Upcoming Changes to ISA600

Cover Image for Upcoming Changes to ISA600

| Lindsay Webber

The International Standard on Auditing (ISA) 600 has recently undergone significant revisions, with the most recent standard issued in February. The effective date for these changes is for periods beginning on or after December 15, 2023, which means that auditors will need to be prepared for these updates by the time they conduct audits for the year ending December 31, 2024. In this blog post, we will explore the key changes to ISA 600 and provide insights into how these updates will impact the auditing process.

Expanded Scope

One of the most notable changes to ISA 600 is the expansion of its scope. Previously, the standard was primarily relevant for group audits; however, the revised standard now includes more detail on when it is applicable. ISA 600 is not only relevant for groups but also for situations where there is a component auditor or when the work of another auditor is being used.

For example, consider an Irish company with a warehouse in Italy holding a significant amount of stock. In this case, it may not be feasible for the Irish auditor to travel to Italy for the stock count. Instead, a local Italian auditor may be engaged to attend the stock count on behalf of the Irish auditor. In such situations, the local Italian auditor is considered a component auditor, and the guidance in ISA 600 can be applied.

Increased Focus on Risk Assessment and Audit Planning

The revised ISA 600 places a greater emphasis on risk assessment at the group level and audit planning. This increased focus aims to ensure that group auditors are fully responsible for the audit opinion, procedures, and risks at the group level. The standard clarifies and emphasizes the group auditor's responsibility for ethical requirements, understanding the group, identifying risks, responding to those risks, and evaluating audit evidence.

Definition of Key Audit Partner

One change that has already been enforced in the updated ISA 600 is the definition of a key audit partner. A key audit partner is now defined as the statutory auditors designated by an audit firm for a particular audit engagement who are primarily responsible for carrying out the audits on behalf of the firm. In the case of a group audit, this includes the statutory auditor at the group level and those at the level of material subsidiaries.

Implications for Auditors

The updates to ISA 600 have several implications for auditors. First, they must be aware of the expanded scope of the standard and understand when it is applicable. This may require additional training and education to ensure that auditors are familiar with the revised guidance.

Second, auditors must place a greater emphasis on risk assessment and audit planning at the group level. This will require a more thorough understanding of the group's structure, operations, and risks, as well as a more robust approach to audit planning and execution.

Finally, auditors must be aware of the updated definition of a key audit partner and ensure that they are fulfilling their responsibilities as outlined in the revised standard.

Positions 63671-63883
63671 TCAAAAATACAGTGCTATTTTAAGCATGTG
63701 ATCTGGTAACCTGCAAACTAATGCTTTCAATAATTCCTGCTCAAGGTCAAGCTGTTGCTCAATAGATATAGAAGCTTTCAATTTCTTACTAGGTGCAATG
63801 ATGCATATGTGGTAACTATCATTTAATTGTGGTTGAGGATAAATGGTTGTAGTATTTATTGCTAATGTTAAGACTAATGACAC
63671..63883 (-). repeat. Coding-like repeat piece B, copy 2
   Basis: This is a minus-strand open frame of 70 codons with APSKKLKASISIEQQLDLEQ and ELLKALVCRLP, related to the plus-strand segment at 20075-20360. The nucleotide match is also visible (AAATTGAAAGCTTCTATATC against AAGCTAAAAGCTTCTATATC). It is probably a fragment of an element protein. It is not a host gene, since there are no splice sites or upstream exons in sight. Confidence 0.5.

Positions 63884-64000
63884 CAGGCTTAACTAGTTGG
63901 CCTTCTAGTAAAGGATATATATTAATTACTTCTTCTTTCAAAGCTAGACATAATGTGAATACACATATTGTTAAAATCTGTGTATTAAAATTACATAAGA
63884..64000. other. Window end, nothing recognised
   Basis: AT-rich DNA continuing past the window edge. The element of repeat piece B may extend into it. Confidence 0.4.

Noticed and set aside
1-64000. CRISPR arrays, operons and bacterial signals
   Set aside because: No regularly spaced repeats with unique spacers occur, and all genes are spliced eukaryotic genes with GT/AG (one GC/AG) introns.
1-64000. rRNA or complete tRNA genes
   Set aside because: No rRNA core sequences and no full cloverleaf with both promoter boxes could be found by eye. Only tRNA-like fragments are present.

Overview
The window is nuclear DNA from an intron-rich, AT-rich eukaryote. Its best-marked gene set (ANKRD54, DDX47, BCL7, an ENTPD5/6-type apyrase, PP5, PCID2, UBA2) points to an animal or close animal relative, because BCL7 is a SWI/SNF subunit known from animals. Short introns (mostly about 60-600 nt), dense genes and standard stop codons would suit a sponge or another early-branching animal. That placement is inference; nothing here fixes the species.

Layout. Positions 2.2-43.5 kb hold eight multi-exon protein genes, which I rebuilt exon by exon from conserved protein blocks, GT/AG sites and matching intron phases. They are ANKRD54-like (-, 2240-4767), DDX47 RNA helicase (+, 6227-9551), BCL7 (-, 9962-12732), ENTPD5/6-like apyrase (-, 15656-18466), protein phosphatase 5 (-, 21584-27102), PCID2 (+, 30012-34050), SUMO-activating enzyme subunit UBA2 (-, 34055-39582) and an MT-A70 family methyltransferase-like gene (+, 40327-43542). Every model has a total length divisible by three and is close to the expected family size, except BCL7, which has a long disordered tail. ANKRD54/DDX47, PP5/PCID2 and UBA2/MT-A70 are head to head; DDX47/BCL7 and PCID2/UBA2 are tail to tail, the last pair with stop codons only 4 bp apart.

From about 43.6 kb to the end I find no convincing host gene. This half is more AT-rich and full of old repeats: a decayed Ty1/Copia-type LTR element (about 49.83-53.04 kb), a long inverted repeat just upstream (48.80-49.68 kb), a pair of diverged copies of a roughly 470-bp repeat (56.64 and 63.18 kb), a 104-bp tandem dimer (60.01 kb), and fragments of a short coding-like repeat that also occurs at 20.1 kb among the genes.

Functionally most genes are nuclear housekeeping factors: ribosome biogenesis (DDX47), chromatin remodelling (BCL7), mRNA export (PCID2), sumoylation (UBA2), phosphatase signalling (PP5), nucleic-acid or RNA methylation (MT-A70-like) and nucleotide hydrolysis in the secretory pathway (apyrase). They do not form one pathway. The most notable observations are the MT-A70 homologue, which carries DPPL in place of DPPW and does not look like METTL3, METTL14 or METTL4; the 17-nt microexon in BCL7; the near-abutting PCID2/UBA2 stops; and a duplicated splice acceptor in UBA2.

Conclusion

The updates to ISA 600 represent significant changes to the auditing process, particularly for group audits. Auditors must be prepared for these changes and ensure that they are familiar with the revised guidance and its implications. By doing so, they can continue to provide high-quality audit services and maintain the trust and confidence of their clients and stakeholders.

If you require assistance or advice in relation to any of the above matters, please contact our team on 053 91 000 00 or email [email protected].

The contents of this article are meant as a guide only and are not a substitute for professional advice. The authors accept no responsibility for any action taken, or refrained from, as a result of the material contained in this document. Specific advice should be obtained before acting or refraining from acting, in connection with the matters dealt with in this article.

Image of Lindsay Webber

About the Author

As a member of our Practice Support team, Lindsay’s focus is on helping practices achieve on-going best practice compliance, providing in-house training, technical assistance, and file reviews. Lindsay is a member of the South African Institute of Chartered Accountants and Chartered Accountants Ireland. She trained with KPMG in Johannesburg and specialised in external audit of financial services companies. She then spent six years lecturing audit and financial reporting to under-grad and post-grad students at Rhodes University in South Africa before moving to Ireland and returning to practice in a small, and then a medium sized firm where she was an audit manager. Altogether, she has over six years external audit experience along with over six years academic experience specialising in Audit and Financial Accounting. She is passionate about combining her academic and practice backgrounds to provide technical information in a useful and practical way. Outside of her accounting qualifications Lindsay holds a PGDiploma in Higher Education from Rhodes University and graduated with distinction from the MBA course at Trinity College Dublin. She is currently working towards a Diploma in Forensic Accounting through Chartered Accountants Ireland.

YOU MAY ALSO LIKE

Cover Image for Preparing for Your Audit Monitoring Visit

Preparing for Your Audit Monitoring Visit

 

In Monitoring Visits: How to Prepare Colm Owens examined the key issues encountered in pre...

Cover Image for Professional Scepticism: A Key Aspect of Auditing

Professional Scepticism: A Key Aspect of Auditing

 

Professional scepticism is a critical component in the auditing profession. It involves ma...

Cover Image for Engagement Quality Reviews

Engagement Quality Reviews

 

As we know ISQM 1 came into effect on 15 December 2022. Associated with ISQM 1 is ISQM 2 w...